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the supralaryngeal vocal tract air column that are propa- gated through the cetacean head or neck and emitted into the water. These tissues have a density close to seawater, thus enabling the efficient transfer of sound (i.e., acting as a transducer with minimal transmission loss at the density interface). The mechanism of sound generation, while still pneumatic, differs between mysticetes and odontocetes. These two taxa have evolved along different trajectories (Fig- ure 3) using different sources within the respiratory tract (Figures 4 and 5) that produce sounds on opposite ends of the frequency spectrum (mysticetes generate infrasound, odontocetes generate ultrasound).
Mysticetes (Baleen Whales)
Mysticetes are well-known for their ability to sing underwa- ter (listen to audio recordings at baleen). Because low-frequency sounds travel farther than high frequencies before attenuating, mysticetes generally use low frequencies (infrasound) to communicate over long distances. Their sounds can thus be heard many miles away. Mysticetes, similar to other mammals, produce these sounds laryngeally.
Mysticetes have evolved enhanced protection of the larynx from water incursions (Figure 3A). Although all mammals protect the larynx from the front using the epiglottic carti- lage, mysticetes have evolved tall corniculate cartilages that also protect the larynx from behind (Reidenberg and Lait- man, 2007). This creates circumferential protection around the larynx, keeping its opening completely interlocked with the nasal region. The cartilages are sandwiched between the soft palate and the posterior pharyngeal wall. Thus, food and water are swallowed past the larynx but cannot slip through the interlock and end up accidentally inhaled.
The mysticete larynx is both absolutely and relatively large, being larger than either one of the whale’s lungs (Reidenberg and Laitman, 2010). The increased size is correlated with loud and low-frequency sounds; bigger vocal folds and larg- er resonant volumes correspond with longer wavelengths and increased amplification (Aroyan et al., 2000; Cazau et al., 2013).
Mysticetes have vocal folds that make a U-shape (Reidenberg and Laitman, 2007). Interestingly, the vocal folds do not lie in the typical terrestrial position perpendicular to tracheal airflow (Figure 1). Instead, they are rotated approximately 90° (counterclockwise or anticlockwise, if viewed from the left side of the animal) to lie parallel to the long axis of the
trachea (Figure 3A). The ventral (inferior) attachment has moved caudally (rearward) from the thyroid cartilage to the base of the trachea, and the dorsal (superior) attachment has moved ventrally (inferiorly) and caudally with elongation of the arytenoid cartilage. Air can still flow through the gap between the vocal folds and into the laryngeal sac (a pouch located just below the larynx; Figure 4A).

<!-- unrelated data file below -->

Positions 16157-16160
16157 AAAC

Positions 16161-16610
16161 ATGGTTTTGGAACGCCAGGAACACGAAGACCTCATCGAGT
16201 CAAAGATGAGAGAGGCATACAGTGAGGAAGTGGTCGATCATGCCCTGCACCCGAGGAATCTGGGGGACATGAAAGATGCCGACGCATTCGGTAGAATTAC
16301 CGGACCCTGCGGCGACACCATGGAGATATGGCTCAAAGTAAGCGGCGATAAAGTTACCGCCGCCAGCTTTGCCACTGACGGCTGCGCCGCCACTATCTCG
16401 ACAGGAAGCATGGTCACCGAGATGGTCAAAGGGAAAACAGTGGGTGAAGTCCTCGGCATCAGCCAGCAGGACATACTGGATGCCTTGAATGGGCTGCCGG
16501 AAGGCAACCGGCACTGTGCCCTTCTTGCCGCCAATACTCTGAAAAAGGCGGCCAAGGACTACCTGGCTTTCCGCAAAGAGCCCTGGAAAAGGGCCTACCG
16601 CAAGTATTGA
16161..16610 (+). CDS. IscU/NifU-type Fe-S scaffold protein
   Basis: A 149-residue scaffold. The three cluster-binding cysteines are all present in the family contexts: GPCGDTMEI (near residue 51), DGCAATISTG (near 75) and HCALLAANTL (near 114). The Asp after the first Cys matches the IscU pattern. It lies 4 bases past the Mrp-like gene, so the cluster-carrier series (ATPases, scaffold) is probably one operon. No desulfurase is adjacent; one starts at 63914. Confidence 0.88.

Parted vocal folds allow air to flow between the lungs and the laryngeal sac. Vocal folds are controlled by cartilages that are moved by muscle contractions, similar to those of other mammals. Regulating vocal fold opening, orientation, thickness, and tension can control airflow volume and rate, setting the whale’s folds in motion to produce the fundamen- tal frequency (Adam et al., 2013; Cazau et al., 2013, 2016).
The laryngeal sac is very stretchy, but its volume can be com- pressed by a thick surrounding muscle layer (Reidenberg and Laitman, 2008). The sac provides an important reservoir for increasing total air volume available during diving for use in both respiratory and buoyancy control (Gandilhon et al., 2014). The laryngeal sac expands as air is used during vocal- ization, and on contraction it recirculates the air back to the lungs to be used again in the next vocalization (Figure 4A). The inflated air sac and contiguous nasal passageways may also serve as resonant spaces because larger volumes mean that the whale can project longer, louder, and lower sounds. This ability can advertise the whale’s size and strength par- ticularly in diving whales, where the air volume is severely constrained by deep depths. Laryngeal sac walls may act as a pulsing drumhead to transfer vocal fold vibrations through the overlying throat muscles, blubber, and skin and into the water (Reidenberg and Laitman, 2007).
The mysticete larynx also has a second, perhaps unique, site that may also generate sound: a pair of broad tissue flaps supported by the corniculate cartilages (Figure 4B). These flaps lie in opposition across the laryngeal opening and may clap together to generate pulsed sounds (Reidenberg and Laitman, 2007). Mysticetes have been documented to pro- duce pulses (e.g., Thompson et al., 1992). This is intriguing because it supports the idea that mysticetes may echolocate, an idea originally proposed by Norris (1969). Infrasonic fre- quencies have long wavelengths and therefore may only be useful in conveying the presence of large or distant objects, e.g., seamounts or schooling prey. Bowhead whales, for ex- ample, may navigate around ice obstacles using cues from the echoes of their vocalizations (George et al., 1989; see Video 3,
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